Posted 22nd Aug 2012
Once almost lost forever, one Whitby knitter had made it her mission to revive the tradition of gansey-making
As their battered boats lurched through the waves and winds of the unforgiving North Sea, the Victorian fishermen of Yorkshire must have been thankful for one simple reminder of home - their thick woollen gansies.
Knitted so tightly that even the perishing elements of a stormy winter couldn't penetrate the wool, these heavy jumpers were an essential part of the seafarer's ‘wardrobe' and a poignant reminder of home. For the gansey was much more than a practical all-weather garment designed to withstand the ravages of a lifetime at sea.
Each patterned pullover was knitted in a style specific to their particular coastal village, with local stories and traditions woven lovingly into the thick cabling so that someone could tell at a glance where a fisherman hailed from - even the family they belonged to. No two gansies were the same.
Each work of art - knitted completely ‘in the round', without seams, on five steel needles - was as unique as an original painting and lasting testimony to the skills of the women who made them.
But the ancient craft of gansey knitting was in danger of being lost forever as young people moved away from the coast. The knitting patterns that were passed down the generations by word of mouth went unrecorded, leaving the craft literally hanging by a thread as a handful of women struggled to keep the tradition alive.
But the gansey is now enjoying an unexpected revival thanks to a handful of dedicated East Yorkshire knitters, and one woman in particular, who is determined to give the seafaring jumper a fashionable new lease of life.
Pam Hoyle, who runs Bobbins wool outlet in the heart of Whitby's old town, has become one of the UK's leading experts in the ancient art of gansey knitting and has recorded for posterity dozens of knitting patterns which, until recently, had only been handed down the generations by word of mouth.
‘The patterns are beautiful and such an important part of East Yorkshire's heritage,' said Pam. ‘I didn't want to think of them being lost forever so I started to write them down. There are hundreds of variations because it wasn't just villages that had their own patterns, but individual families too.'
Pam's fascination for gansies began almost 30 years ago when she launched Bobbins, specialising in a wide variety of wools, in the old Wesleyan chapel in one of Whitby's busiest tourist streets. When a replica of the Endeavour came to the coastal town in 1997 Pam was asked to take part in an exhibition at the Captain Cook museum by finding someone who could knit a gansey on site - the Whitby variety of steps, flags and ropes being one of the oldest pattern available.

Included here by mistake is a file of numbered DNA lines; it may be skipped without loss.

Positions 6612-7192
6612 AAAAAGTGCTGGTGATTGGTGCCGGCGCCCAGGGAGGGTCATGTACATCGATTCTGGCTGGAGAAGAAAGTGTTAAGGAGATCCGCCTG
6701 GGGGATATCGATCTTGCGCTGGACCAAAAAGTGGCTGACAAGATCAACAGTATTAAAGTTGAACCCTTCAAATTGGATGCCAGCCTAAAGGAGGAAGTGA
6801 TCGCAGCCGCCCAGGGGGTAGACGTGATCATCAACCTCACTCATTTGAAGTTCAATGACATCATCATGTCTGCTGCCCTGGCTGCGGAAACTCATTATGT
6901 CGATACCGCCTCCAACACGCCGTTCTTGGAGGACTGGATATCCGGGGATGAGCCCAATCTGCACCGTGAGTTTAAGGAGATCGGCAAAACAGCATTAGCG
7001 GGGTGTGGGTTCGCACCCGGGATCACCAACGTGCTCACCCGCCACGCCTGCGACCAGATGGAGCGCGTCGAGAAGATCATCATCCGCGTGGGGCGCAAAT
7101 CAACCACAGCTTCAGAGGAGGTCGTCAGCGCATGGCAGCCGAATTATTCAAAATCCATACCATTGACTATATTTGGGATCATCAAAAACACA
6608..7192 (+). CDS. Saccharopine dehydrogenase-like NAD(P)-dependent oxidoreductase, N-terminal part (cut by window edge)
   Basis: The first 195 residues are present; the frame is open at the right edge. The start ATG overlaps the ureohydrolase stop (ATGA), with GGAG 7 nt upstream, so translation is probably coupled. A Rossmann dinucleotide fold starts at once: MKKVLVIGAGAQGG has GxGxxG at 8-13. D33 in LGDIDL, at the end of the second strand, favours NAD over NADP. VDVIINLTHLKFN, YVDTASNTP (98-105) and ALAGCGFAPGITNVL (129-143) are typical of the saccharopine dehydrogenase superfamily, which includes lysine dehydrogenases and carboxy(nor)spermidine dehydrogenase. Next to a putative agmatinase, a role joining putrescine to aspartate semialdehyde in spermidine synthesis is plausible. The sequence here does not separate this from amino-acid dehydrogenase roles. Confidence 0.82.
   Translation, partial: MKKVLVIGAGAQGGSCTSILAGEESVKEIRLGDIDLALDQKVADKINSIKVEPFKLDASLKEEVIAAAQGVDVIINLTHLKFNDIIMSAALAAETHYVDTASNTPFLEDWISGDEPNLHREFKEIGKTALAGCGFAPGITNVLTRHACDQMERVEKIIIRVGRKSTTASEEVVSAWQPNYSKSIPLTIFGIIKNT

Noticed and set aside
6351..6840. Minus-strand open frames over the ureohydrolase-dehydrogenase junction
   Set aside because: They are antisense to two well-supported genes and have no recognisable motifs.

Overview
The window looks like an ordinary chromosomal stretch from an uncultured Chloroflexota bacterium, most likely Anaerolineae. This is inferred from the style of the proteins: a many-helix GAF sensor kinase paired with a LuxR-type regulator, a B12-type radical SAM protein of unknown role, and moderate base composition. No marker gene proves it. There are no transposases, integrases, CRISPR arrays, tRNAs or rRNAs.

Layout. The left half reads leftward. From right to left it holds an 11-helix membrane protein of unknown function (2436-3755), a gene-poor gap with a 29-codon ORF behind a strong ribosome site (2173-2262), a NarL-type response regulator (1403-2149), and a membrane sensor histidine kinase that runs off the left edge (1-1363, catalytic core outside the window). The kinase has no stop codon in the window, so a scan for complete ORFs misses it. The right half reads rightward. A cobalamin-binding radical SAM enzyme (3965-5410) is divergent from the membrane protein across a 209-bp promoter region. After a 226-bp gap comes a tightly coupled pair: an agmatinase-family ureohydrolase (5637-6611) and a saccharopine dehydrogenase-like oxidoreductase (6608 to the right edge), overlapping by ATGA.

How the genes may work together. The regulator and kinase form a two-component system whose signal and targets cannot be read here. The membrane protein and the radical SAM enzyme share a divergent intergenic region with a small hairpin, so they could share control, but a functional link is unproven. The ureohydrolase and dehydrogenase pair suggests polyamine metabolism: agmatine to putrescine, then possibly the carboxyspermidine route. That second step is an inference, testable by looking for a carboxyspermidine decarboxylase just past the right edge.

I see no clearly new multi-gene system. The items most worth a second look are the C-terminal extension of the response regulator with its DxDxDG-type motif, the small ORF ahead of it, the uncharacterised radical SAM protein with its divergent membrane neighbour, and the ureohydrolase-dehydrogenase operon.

‘I started to research the history of the gansey and discovered that they originated in Scotland, coming down the East Coast to Whitby when Scottish fishermen followed the herring shoals south to the Yorkshire coastline,' said Pam.
Contrary to some schools of thought, Pam thinks the name ‘gansey' has no historical connection to the isle of Guernsey, believing instead that they were named after the Norwegian word for ‘sweater'.
‘All the research I've done points that way,' she says. ‘The more complicated the pattern, the more northern they are. For example the Hebridean gansey is a very complex, 5-ply worsted wool pattern which includes the tree of life and diamonds representing netting.'
Those along the East Yorkshire coastline include the Filey pattern, which features a vertical zig-zag stitch representing the ups and downs of married life, and the distinctive Humber Star representing the wheel which opens the lock gates.
Unlike most knitted jumpers, gansies are seamless and knitted in one piece on five or more double-ended needles, or ‘wires'. The famous Sutcliffe Gallery in Whitby has photographs of women standing in the harbour or in doorways as they knitted. When the sweaters became too heavy to hold on the needles alone, they would wear belts and pouches to support the heavy garments.
Read the rest of this feature on p.96 of the September/October 2012 issue...
By Heather Dixon